Essential skills: Camera operators need to pay close attention to detail and communicate effectively with other crew members. They may be called on to make quick adjustments to capture the right shots. This can be physical work, especially for those who use Steadicams.

Camerawoman shooting basketball gameCamera operators are in charge of capturing the action



A variety of career paths are also available for those who dream of keeping the public informed about current events and the deeper meaning behind them. Below are a few examples.

Career #5: News Reporter

News reporters gather information about events and issues and distill it into a story that their target audience can understand. They observe events, analyze documents, and conduct interviews. They are also expected to verify their facts and follow ethical journalism guidelines while meeting tight deadlines.

Essential skills: Reporters need research and investigative skills as well as top-notch writing and communication abilities. They must be adept at making people feel comfortable enough to talk and asking probing questions to get to the heart of a story.


Career #6: On-air Host

News anchors, podcasters, and other on-air hosts deliver informative and entertaining content to audiences on radio, television, or online. They read scripts, introduce segments, and interview guests. Sometimes they also provide commentary or question reporters who are live in the field.

Essential skills: Presentation and interpersonal skills are key in this role. On-air hosts need to be able to engage their audience and speak clearly and confidently. They must also understand their target demographic so they can tailor their delivery appropriately.

Interviewer and guest on a live podcast showOn-air hosts must be personable and engaging


Career #7: Documentarian

Documentarians create in-depth visual productions about real-life events or experiences. Their tasks often include conducting research, planning the story, writing the script, gathering footage, and editing the final product.

Essential skills: As with most other media jobs, succeeding as a documentarian requires solid research, writing, interviewing, and organizational skills. People in this career also need to be familiar with audio and video production techniques.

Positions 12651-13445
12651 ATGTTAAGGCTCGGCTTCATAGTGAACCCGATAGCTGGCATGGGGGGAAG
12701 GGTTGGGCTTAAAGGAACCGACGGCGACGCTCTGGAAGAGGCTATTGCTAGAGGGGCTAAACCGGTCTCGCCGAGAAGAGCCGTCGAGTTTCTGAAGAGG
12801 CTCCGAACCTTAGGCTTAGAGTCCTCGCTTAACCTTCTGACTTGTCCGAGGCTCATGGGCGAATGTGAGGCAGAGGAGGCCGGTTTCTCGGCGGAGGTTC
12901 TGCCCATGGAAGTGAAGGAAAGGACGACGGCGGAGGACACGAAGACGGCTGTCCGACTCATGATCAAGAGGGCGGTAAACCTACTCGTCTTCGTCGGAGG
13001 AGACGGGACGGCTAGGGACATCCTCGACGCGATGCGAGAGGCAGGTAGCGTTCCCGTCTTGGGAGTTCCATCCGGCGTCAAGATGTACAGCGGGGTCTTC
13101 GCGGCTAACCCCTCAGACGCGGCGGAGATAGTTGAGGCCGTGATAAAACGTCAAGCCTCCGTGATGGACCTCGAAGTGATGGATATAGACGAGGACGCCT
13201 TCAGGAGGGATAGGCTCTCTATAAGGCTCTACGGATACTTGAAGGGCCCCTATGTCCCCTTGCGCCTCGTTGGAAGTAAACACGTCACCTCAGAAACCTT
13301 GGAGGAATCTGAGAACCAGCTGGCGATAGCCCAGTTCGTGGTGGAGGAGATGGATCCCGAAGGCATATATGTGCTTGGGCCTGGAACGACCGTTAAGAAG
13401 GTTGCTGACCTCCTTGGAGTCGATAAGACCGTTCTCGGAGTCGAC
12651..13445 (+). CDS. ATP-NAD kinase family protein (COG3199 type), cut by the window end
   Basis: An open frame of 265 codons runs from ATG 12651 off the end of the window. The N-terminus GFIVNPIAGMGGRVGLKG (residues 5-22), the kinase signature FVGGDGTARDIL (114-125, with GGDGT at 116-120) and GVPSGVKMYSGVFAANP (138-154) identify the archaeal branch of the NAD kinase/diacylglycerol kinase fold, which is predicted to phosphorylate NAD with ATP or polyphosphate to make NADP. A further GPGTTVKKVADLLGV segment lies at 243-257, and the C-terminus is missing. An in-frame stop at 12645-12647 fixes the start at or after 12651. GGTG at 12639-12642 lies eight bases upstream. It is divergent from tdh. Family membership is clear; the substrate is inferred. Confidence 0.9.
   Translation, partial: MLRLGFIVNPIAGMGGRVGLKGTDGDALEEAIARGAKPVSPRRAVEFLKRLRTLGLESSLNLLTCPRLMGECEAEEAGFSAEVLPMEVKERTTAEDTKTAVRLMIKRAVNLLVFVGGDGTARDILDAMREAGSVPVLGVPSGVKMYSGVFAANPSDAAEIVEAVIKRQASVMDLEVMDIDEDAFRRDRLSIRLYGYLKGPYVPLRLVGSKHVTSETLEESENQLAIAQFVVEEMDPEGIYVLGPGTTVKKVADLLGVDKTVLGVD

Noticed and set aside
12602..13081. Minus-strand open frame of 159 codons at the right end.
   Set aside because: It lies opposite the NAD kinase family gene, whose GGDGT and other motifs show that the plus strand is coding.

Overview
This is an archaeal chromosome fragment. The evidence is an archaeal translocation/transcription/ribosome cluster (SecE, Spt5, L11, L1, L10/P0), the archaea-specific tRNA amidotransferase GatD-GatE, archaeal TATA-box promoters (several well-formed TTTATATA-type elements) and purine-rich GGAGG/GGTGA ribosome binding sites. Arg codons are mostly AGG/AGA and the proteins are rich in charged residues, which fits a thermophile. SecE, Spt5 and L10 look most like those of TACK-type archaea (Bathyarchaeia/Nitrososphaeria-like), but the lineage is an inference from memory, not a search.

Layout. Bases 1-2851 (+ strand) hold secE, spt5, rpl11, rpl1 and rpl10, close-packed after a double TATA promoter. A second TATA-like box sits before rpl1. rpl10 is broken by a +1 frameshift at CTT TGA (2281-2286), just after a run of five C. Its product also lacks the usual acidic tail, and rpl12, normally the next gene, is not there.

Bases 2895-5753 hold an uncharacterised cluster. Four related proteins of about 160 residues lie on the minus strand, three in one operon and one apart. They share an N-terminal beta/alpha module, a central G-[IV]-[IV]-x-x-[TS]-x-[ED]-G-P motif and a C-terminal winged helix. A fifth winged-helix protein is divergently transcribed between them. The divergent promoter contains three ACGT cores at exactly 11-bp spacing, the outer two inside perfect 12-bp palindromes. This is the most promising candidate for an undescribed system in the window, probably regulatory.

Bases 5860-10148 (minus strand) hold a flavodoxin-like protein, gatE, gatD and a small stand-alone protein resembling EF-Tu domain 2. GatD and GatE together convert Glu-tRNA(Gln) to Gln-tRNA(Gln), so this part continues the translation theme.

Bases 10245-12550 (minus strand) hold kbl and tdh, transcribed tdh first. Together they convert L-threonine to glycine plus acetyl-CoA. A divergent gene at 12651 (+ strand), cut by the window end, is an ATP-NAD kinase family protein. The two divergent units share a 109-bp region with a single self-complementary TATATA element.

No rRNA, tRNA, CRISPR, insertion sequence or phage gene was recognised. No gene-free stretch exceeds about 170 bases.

Creating content for digital media—TV, websites, social media platforms—is another avenue you could pursue. Have a look at the following career possibilities:

Career #8: Graphic Designer

Graphic designers design and produce images for television productions and online media. That can include anything from a show’s opening graphics to illustrations for particular segments to animated ads that promote the program.

Essential skills: Graphic designers must be skilled at producing clear images that convey meaning and evoke emotion. This requires creativity and attention to detail as well as a thorough understanding of graphic design software.


Career #9: Video Creator

Video creators shoot, edit, and package engaging videos for websites and social media channels. A growing number of businesses hire creators to produce and post video testimonials from clients, how-to videos that show how to use the company’s products, behind-the-scenes videos that showcase company operations, etc.

Essential skills: In addition to being creative and having a keen eye for detail, you need to be comfortable with production software. That means being able to balance colours, adjust the audio, and make smooth transitions. You should also have strong knowledge of platforms like YouTube, Instagram, and TikTok.